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Candy Crush Saga and Flappy Bird - What Makes a Mobile Game go Viral?

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Anyone who owns a smartphone or knows someone who does - that's most of us then - will have played or at least heard of Candy Crush Saga, Flappy Bird and such. What makes so many people play a game? Why do we humans, in our thousands, waste our lives playing meaningless smartphone games? And WHY ON EARTH did the maker of Flappy Bird remove it from the app store? I wanted to download it onto my tablet as well as my phone...

Several key ingredients have to be present for a mobile game to go viral. Here's my take, as an avid mobile gamer, on the subject.

It doesn't necessarily have to be fun

Say the word "game" and for most people, thoughts of innocent childish fun will spring to mind. Board games are fun. So are gameshows. And football games... Smartphone games are about something else. Using a smartphone with a tiddly screen is never going to be a social experience. (Take that Facebook!). And without a social aspect, an activity is never going to be fun. At least not for more than a few minutes. No. Smarphone games aren't about being fun. For most, they're about killing time: on a long train journey; in the airport; waiting for an appointment; or staving off the boredom of day to day life. This leads me on to the next ingredient.

Repetition is key

Take Flappy Bird. There's no way that anyone in their right mind would describe it as "fun". What it is though, is repetitive. In one session, you can easily tap your thumb several thousand times in order to conquer that ever elusive high score. So what keeps us coming back for more of the same? It's tediously boring really, navigating a bird through hundreds of identical green pipes. Who does that? Only about half the world population...

Repetition is crucial in creating an addiction factor to a mobile game. When something is so repetitive you lose track of where you are: both in the game and out. You lose track of time when each moment is so similar to the previous moment and the next few hundred future moments. When you're playing a mobile game like Flappy Bird or Candy Crush Saga you have no reference point with time, location or anything. So you keep playing for hours until suddenly you snap back into reality. This normally happens late at night with the sudden realisation that you now haven't got a hope of meeting tomorrow's work/school/university deadline. Ah well, at least you beat that record...

It has to be a challenge

The reason we all keep flocking back to our smartphones and bouncing birds is because it's a challenge. We're not addicted to applying upwards thrust to flying animals, we're addicted to beating ourselves; improving on our personal bests. Mine's 130 for Flappy Bird: post in the comments if you can beat that!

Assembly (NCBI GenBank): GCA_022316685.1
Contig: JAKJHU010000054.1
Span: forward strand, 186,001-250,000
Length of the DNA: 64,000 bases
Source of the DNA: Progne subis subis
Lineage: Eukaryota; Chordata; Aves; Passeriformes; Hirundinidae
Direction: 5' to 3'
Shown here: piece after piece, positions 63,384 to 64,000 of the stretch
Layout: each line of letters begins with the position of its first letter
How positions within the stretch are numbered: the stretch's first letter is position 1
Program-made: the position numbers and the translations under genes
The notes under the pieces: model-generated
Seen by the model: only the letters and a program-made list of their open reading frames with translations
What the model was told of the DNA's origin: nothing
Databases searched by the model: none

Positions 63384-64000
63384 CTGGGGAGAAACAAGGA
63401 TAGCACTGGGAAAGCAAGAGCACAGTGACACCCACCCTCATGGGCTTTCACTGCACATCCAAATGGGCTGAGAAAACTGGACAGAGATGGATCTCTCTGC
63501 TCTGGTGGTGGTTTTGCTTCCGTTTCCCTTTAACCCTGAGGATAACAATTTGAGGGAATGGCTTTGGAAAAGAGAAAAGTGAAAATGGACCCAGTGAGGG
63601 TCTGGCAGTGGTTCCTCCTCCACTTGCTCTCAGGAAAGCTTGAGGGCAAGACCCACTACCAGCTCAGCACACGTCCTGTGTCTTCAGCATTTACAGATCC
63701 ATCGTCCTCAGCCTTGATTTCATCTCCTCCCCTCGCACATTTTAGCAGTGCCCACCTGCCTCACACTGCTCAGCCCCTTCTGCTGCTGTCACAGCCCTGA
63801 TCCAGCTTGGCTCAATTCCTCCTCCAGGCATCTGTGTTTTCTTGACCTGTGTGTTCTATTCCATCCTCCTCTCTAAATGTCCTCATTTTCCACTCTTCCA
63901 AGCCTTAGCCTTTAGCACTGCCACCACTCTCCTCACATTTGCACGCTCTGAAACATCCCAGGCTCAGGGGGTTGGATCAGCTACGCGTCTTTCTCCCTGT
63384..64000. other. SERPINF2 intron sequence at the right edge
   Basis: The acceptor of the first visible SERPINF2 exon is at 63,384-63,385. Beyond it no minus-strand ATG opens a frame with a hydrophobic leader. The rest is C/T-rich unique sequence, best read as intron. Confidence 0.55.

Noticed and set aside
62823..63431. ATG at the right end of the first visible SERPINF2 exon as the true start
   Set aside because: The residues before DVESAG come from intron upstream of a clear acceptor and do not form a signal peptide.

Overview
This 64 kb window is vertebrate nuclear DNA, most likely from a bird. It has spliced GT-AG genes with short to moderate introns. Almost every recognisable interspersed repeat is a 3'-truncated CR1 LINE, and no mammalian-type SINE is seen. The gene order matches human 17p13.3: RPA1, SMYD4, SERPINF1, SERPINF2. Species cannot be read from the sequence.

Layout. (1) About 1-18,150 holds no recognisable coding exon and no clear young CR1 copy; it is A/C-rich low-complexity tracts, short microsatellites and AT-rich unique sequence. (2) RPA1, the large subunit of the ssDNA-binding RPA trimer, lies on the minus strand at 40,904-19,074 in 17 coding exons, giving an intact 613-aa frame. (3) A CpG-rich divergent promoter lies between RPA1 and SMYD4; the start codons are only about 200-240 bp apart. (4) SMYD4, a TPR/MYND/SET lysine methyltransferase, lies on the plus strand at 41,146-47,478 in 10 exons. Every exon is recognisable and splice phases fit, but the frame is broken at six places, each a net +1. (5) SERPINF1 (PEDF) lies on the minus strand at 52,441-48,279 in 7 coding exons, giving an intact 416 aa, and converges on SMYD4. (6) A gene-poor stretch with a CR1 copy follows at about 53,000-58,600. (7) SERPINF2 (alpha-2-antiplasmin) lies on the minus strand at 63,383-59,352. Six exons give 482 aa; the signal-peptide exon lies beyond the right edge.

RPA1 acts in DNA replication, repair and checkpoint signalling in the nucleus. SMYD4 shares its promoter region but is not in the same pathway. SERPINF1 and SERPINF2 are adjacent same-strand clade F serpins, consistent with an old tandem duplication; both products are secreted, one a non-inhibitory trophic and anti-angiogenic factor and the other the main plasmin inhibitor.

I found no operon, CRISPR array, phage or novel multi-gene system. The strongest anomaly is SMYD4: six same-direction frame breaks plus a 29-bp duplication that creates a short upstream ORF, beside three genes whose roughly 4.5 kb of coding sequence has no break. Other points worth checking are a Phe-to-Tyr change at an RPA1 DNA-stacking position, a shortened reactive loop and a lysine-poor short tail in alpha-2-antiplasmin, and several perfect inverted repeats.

Aesthetically pleasing design

No one is going to play some smartphone game with a lurid pink, headache-inducing theme colour. It just doesn't make for a pleasant time wasting experience. Especially when there are so many other apps out there all waiting to waste your time. A game has to be visually pleasing before people actually play it. There have been scientific studies into the effects that certain colours have on people. Smartphone game developers should take this into account. If you're making a shoot-em-up game, have a lot of red things in it because red makes people feel angry. That sort of thing.

Attractive pricing

Let's face it. Had Flappy Bird not been free, even if it was only $0.50 or so, it would have been a real flop (or should I say flap?). Smartphone and mobile device gamers have a casual relationship with the whole thing. Hop onto the app/play store, browse the games, download one and have a play. When there are so many similar games out there to choose from, who in their right mind would pay for Flappy Bird when there are several thousand free alternatives?


Whatever it is that makes us keep coming back for more flapping and crushing, I say keep it coming. If you want to waste a couple of hours with a mindlessly repetitive activity, the start of the 21st century is a better time than ever before to do it.



Apr 22, 2014 10:02pm
Yea hit is funny how these games work. I continually find myself glued to my phone for a good week or two and suddenly realize what I have done... nothing! Great article.
Jun 1, 2014 8:10pm
This is a great analysis! (Right now, I'm hooked on Make it Rain and Don't Step the White Tile.)
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